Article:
Against the code as supplied by the UDEL - not this group. What is the issue with this - is this really that complex that the wizards here are dumfounded by the idea that the ISC's code is not Dave Mill's Code?

You crack me up...

>Copyright and license are not the same thing, it's just
>that they ussually follow each other in case of free/open
>> > How about the IBM lawyer? How about the embedded products like my Xerox
>> > printer and Symmetricom GPS servers? If none of these guys has any problem,
>> > then I and UDel don't either.
>> ok, then once and for all time, let it be said that UDel's ntp release can
>> contain any intellectual property which is not copyrighted under terms more
>> restrictive than the copyright statement UDel itself uses, as long as the
>> submitter can vouch for their own ownership of their code contribution.
>> so, UDel NTP can include copies of any part of BSD, or any BSD-copyrighted
>> work such as apache, BIND, et al; or any BSD-similar work such as MIT X11,
>> MIT Kerberos, et al.  UDel NTP will never be able to include any GPL'd code,
>> nor code whose contributor does not have the right to give under UDel's
>> favoured terms, nor code with any copyright statement not previously known
>> to be acceptable to Sun, HP, IBM, and other similar vendors whose lawyers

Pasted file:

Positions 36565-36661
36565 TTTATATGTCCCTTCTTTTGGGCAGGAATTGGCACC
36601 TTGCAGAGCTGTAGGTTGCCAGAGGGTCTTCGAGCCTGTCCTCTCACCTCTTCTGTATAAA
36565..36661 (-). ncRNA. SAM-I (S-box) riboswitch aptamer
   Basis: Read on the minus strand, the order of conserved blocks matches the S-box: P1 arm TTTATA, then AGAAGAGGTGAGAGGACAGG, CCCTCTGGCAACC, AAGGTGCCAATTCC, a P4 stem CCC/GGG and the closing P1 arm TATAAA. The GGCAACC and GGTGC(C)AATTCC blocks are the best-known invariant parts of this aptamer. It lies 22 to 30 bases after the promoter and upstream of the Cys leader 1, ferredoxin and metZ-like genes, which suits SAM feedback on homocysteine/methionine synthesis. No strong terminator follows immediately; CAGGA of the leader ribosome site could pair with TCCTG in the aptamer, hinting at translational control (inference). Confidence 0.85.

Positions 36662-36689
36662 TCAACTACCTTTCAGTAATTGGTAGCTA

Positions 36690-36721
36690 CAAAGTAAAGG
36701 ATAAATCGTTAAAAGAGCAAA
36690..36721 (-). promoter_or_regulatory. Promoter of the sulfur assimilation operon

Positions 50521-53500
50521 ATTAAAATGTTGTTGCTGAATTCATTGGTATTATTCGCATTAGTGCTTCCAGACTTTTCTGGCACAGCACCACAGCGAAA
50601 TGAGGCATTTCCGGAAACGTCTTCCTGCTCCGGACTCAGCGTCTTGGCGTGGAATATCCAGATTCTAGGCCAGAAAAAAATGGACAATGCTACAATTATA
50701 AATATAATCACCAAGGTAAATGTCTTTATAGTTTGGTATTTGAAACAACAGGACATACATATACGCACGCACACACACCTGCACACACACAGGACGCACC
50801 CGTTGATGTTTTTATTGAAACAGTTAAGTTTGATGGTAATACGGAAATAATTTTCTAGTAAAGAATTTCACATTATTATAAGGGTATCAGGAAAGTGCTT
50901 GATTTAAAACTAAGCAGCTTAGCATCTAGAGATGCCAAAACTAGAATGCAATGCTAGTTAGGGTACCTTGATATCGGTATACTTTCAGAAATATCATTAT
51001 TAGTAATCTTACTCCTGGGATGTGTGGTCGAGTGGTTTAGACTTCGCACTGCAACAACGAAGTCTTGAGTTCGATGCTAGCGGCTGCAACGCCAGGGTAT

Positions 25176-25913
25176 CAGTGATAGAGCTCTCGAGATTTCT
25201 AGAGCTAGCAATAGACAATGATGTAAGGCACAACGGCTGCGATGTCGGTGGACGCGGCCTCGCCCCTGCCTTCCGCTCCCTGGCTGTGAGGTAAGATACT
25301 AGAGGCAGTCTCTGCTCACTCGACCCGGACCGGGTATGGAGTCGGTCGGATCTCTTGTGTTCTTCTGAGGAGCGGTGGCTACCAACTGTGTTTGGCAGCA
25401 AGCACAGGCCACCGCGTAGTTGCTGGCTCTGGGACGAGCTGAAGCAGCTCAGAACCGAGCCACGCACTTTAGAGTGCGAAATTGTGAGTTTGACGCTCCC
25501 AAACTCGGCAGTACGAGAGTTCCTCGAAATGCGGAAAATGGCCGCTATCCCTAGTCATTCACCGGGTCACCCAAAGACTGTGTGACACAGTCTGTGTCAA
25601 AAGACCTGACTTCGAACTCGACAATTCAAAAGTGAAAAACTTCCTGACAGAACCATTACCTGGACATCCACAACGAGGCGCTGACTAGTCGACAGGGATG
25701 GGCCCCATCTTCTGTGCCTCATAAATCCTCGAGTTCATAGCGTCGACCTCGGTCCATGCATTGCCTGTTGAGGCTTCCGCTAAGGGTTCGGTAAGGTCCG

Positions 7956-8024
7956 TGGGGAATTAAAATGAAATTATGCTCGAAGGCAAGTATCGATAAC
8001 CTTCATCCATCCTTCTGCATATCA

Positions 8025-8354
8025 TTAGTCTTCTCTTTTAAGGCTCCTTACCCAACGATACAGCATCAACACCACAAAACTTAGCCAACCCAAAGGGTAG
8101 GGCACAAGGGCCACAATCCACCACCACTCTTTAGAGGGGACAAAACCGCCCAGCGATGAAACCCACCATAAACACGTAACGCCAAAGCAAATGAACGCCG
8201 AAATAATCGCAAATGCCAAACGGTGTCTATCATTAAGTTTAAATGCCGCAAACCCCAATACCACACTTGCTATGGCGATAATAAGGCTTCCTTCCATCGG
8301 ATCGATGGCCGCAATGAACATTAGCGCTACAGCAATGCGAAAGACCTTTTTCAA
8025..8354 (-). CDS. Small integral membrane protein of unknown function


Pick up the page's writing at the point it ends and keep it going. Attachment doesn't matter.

>> might otherwise come calling.
>> we can, i know now, all live with that.  what this means in practice is that
>> we will all feel free to incorporate or use any BSD-copyrighted code in NTP,
>> and that we will all feel free to stop talking about it, even if you mention
>> it again as you did at the top of this thread.  this topic is now "dead" and
>> the result is "UDel NTP can include anything that has a BSD-style copyright."
>As part of Debian, we have look at all the copyright
>statements and licenses in the source code.  As a result,
>there are some things we currently can't distribute
>because of a lack of license.

yes - funny that too.

>The rest of it mostly seem to be 3 clause BSD-style
>licenses, and 4 clause BSD licenses, the ISC license, and
>combinations of those.  Those are no problem at all.
>There is also some code (left) that is GPL, but it's not
>linked with the rest.
>hackers mailing list
>hackers at support.ntp.org